Keep a food journal; don't skip meals and avoid going out to eat, especially lunch. That's the advice suggested for post-menopausal dieters after a yearlong dietary weight-loss intervention study of 123 overweight-to-obese, sedentary Seattle-area women ages 50 to 75.
The findings were published online last month in the Journal of the Academy of Nutrition and Dietetics.
The women were randomly assigned to two arms of a controlled study headed by Anne McTiernan, M.D., Ph.D., director of the Fred Hutchinson Cancer Research Center's Prevention Center in Seattle, and a member of its public health sciences division. One arm of the study was diet only, and the other was exercise plus diet.
Each woman filled out questionnaires about what she was eating and drinking, what eating-related strategies she was following to lose weight, what she was doing to monitor herself, and what meal patterns she had. She was asked about changes in her diet over the course of the study.
At the end, both groups lost an average of 10 percent of their starting weight, which was the goal of the intervention.
"When it comes to weight loss, evidence from randomized, controlled trials comparing different diets finds that restricting total calories is more important than diet composition, such as low-fat versus low-carbohydrate," McTiernan said. "Therefore, the specific aim of our study was to identify behaviors that supported the global goal of calorie reduction."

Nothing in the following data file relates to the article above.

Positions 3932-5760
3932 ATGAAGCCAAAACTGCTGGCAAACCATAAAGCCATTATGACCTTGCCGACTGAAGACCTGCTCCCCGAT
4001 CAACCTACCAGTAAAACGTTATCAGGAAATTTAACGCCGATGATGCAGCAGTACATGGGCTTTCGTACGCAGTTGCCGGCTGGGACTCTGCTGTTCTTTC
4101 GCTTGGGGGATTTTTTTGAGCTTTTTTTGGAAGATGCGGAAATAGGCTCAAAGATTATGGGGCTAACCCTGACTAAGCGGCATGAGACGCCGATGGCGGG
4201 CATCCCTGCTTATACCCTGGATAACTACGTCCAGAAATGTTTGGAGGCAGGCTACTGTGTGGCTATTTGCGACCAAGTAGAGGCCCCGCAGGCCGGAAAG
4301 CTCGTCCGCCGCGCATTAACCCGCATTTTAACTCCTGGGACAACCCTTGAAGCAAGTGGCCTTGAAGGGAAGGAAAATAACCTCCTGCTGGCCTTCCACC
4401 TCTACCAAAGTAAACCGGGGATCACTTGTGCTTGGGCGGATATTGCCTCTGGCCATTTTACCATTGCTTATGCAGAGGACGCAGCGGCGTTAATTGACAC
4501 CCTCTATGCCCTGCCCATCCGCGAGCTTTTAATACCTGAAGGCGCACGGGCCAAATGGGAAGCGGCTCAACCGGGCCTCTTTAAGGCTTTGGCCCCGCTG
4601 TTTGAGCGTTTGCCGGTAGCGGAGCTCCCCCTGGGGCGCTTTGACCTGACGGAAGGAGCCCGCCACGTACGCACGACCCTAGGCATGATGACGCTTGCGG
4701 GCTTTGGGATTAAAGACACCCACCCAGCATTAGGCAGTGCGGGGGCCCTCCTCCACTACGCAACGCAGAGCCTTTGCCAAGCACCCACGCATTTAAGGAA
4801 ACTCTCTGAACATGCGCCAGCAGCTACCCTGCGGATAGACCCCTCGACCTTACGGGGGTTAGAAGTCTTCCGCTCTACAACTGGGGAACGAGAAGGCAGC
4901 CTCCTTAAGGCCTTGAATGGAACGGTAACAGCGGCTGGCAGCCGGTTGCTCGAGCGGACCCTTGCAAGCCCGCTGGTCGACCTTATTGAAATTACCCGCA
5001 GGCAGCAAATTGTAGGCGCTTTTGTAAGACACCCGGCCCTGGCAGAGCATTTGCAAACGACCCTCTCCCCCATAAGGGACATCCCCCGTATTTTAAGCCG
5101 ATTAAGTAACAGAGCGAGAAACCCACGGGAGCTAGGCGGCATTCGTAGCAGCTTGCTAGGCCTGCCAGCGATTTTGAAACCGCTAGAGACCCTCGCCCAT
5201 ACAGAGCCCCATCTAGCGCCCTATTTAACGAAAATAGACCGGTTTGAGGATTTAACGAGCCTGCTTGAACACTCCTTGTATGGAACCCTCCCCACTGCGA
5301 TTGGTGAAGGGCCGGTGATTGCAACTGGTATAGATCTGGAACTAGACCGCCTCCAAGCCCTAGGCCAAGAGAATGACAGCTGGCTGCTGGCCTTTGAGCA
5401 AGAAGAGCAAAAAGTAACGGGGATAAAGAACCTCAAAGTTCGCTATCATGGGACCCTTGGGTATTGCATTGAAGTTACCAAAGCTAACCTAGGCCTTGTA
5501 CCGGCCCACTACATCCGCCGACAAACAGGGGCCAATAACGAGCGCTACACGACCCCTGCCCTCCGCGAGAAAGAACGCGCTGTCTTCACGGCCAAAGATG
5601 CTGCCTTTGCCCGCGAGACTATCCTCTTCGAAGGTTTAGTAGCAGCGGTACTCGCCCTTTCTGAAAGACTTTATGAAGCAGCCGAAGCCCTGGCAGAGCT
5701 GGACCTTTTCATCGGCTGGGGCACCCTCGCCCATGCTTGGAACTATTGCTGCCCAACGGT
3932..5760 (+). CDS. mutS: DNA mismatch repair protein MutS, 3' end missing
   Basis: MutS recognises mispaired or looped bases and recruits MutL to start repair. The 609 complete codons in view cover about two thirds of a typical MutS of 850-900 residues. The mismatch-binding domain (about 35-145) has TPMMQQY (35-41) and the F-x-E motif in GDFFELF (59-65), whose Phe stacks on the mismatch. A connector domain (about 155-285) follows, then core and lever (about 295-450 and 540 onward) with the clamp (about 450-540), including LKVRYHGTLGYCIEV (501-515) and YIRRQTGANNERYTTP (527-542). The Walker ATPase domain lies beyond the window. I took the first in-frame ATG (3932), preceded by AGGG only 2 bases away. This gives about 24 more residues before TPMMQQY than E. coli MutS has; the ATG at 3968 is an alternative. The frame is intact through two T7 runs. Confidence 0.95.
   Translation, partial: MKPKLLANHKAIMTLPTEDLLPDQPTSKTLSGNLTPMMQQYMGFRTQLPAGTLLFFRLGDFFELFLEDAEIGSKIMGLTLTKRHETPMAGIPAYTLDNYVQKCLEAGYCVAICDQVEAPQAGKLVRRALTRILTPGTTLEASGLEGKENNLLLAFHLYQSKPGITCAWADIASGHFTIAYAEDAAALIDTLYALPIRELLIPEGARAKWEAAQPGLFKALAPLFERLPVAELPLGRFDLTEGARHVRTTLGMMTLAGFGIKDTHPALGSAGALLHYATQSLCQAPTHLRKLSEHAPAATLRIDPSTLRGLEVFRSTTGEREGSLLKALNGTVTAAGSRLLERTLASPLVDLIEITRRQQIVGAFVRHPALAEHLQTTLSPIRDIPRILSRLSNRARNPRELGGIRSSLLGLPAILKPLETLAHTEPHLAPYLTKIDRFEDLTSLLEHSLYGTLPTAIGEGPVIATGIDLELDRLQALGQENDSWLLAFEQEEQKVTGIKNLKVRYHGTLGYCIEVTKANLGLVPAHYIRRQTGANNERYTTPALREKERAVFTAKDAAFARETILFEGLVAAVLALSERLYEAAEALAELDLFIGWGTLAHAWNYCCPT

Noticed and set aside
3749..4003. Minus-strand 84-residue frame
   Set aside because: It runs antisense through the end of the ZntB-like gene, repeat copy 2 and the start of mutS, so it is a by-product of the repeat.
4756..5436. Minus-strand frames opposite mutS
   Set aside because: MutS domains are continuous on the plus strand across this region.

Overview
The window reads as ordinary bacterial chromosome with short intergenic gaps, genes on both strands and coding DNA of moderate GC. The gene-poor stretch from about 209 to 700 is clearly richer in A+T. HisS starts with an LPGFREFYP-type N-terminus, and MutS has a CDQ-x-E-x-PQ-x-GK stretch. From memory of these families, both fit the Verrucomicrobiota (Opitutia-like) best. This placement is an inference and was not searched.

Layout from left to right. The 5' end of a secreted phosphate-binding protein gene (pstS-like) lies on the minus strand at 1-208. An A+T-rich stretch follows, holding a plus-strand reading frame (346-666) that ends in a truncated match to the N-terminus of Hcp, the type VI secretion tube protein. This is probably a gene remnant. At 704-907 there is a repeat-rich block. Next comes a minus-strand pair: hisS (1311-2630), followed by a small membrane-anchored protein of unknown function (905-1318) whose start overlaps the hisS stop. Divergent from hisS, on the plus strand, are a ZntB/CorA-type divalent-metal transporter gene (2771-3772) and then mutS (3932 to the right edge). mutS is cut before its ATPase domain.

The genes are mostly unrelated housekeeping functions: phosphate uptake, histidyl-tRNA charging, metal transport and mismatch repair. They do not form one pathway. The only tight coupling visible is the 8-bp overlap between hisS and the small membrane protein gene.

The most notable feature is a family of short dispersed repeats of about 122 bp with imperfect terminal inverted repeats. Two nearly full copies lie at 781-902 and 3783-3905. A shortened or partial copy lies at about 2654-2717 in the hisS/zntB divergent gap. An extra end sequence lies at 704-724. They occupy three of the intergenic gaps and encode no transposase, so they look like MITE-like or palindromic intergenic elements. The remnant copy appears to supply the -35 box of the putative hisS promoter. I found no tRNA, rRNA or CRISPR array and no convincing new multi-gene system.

The findings included:
-- Women who kept food journals lost about six pounds more than those who did not.
-- Women who reported skipping meals lost almost eight fewer pounds than women who did not.
-- Women who ate out for lunch at least weekly lost on average five fewer pounds than those who ate out less frequently. (Eating out often at any meal time was associated with less weight loss, but the strongest association was lunch.)
"For individuals who are trying to lose weight, the No. 1 piece of advice based on these study results would be to keep a food journal to help meet daily calorie goals," McTiernan said. "It is difficult to make changes to your diet when you are not paying close attention to what you are eating."
Study participants received the following tips for keeping a food journal:
Be honest -- record everything you eat.
Be accurate -- Measure portions, read labels.
Be complete -- Include details such as food preparation and use of toppings or condiments.
Be consistent -- Always carry your food diary or use a diet-track application on your smart phone.
"A food journal doesn't have to be anything fancy," McTiernan said. "Any notebook or pad of paper that is easily carried or an online program that can be accessed any time through a smart phone or tablet should work fine."
Another good weight-loss strategy is to eat at regular intervals without skipping meals.
"The mechanism is not completely clear, but we think that skipping meals or fasting might cause you to respond more favorably to high-calorie foods and therefore take in more calories overall," she said.
The study authors also said eating in restaurants wasn't good for dieting because it "usually means less individual control over ingredients and cooking methods, as well as larger portion sizes."